Aware of the suffering caused by exploitation, social injustice, stealing, and oppression, I am committed to practicing generosity in my thinking, speaking, and acting. I am determined not to steal and not to possess anything that should belong to others; and I will share my time, energy, and material resources with those who are in need. I will practice looking deeply to see that the happiness and suffering of others are not separate from my own happiness and suffering; that true happiness is not possible without understanding and compassion; and that running after wealth, fame, power and sensual pleasures can bring much suffering and despair. I am aware that happiness depends on my mental attitude and not on external conditions, and that I can live happily in the present moment simply by remembering that I already have more than enough conditions to be happy. I am committed to practicing Right Livelihood so that I can help reduce the suffering of living beings on Earth and reverse the process of global warming.

The Third Mindfulness Training: True Love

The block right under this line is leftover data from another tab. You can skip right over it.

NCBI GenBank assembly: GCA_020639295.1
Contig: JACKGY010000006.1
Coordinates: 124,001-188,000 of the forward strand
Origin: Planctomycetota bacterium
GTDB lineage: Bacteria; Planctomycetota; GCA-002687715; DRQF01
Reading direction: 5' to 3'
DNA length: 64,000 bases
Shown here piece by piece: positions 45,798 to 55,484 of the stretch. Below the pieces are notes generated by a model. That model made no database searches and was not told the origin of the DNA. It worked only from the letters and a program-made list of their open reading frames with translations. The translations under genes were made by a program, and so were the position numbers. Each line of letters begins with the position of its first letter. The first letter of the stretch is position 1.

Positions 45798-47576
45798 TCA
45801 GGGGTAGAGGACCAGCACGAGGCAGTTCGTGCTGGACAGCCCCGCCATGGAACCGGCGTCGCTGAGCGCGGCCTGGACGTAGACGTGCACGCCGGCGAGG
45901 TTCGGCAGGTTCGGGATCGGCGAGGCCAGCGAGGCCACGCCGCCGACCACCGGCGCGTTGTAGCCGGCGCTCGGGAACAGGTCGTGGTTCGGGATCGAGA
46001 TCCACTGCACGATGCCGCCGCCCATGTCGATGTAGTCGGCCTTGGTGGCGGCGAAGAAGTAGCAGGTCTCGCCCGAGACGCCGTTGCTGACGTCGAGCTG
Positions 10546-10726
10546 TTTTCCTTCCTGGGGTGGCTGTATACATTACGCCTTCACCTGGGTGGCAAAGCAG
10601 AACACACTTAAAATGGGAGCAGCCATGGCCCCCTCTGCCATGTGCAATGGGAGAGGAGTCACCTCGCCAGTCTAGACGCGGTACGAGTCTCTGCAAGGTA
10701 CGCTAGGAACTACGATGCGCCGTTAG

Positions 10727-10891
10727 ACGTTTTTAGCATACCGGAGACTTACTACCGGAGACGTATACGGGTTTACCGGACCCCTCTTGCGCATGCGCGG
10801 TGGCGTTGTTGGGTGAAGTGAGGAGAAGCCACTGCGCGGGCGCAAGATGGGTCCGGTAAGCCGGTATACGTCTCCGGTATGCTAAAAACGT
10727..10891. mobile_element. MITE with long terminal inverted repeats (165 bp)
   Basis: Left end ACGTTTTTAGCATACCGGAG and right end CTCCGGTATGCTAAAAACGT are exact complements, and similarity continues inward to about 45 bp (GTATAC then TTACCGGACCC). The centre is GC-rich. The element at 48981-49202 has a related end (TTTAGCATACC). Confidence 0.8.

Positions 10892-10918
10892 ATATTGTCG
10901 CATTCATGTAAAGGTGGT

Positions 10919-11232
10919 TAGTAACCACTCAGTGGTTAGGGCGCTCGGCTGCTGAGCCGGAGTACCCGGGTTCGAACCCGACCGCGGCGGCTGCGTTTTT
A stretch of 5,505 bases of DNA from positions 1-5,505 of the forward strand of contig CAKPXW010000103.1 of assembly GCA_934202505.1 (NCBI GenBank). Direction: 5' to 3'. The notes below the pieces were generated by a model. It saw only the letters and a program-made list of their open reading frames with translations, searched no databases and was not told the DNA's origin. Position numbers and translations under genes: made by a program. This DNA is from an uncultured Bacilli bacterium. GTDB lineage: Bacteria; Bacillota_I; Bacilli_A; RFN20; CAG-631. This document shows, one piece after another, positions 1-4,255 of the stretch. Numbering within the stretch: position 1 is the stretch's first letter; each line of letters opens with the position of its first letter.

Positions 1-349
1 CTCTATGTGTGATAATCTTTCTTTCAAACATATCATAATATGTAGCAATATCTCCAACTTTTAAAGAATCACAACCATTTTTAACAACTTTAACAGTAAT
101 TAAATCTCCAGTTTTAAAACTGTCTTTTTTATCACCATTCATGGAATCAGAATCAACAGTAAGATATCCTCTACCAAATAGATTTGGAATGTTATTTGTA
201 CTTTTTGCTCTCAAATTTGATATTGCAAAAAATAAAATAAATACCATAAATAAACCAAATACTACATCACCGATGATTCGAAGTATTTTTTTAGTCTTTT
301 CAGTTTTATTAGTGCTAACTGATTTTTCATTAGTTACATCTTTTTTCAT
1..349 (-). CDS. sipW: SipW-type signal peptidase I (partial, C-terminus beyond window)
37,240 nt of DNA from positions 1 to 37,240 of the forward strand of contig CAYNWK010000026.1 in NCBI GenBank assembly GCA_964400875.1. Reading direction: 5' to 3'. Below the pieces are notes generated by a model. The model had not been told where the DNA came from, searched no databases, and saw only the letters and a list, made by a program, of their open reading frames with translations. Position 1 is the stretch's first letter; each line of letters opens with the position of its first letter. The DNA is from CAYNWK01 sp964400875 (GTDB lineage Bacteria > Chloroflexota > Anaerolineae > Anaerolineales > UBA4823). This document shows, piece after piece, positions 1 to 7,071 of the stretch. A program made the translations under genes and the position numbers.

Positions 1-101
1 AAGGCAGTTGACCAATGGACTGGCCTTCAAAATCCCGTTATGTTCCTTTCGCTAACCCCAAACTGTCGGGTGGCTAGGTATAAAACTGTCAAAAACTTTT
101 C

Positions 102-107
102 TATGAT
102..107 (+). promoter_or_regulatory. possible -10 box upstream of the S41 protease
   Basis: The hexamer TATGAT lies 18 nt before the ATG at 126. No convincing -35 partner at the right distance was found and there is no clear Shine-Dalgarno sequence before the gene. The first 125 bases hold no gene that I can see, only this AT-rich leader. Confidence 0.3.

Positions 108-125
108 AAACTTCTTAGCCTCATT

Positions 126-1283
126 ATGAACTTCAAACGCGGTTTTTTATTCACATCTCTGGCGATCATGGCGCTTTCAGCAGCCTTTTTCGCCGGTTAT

Aware of the suffering caused by sexual misconduct, I am committed to cultivating responsibility and learning ways to protect the safety and integrity of individuals, couples, families, and society. Knowing that sexual desire is not love, and that sexual activity motivated by craving always harms myself as well as others, I am determined not to engage in sexual relations without true love and a deep, long-term commitment made known to my family and friends. I will do everything in my power to protect children from sexual abuse and to prevent couples and families from being broken by sexual misconduct. Seeing that body and mind are one, I am committed to learning appropriate ways to take care of my sexual energy and cultivating loving kindness, compassion, joy and inclusiveness – which are the four basic elements of true love – for my greater happiness and the greater happiness of others. Practicing true love, we know that we will continue beautifully into the future.

The Fourth Mindfulness Training: Loving Speech and Deep Listening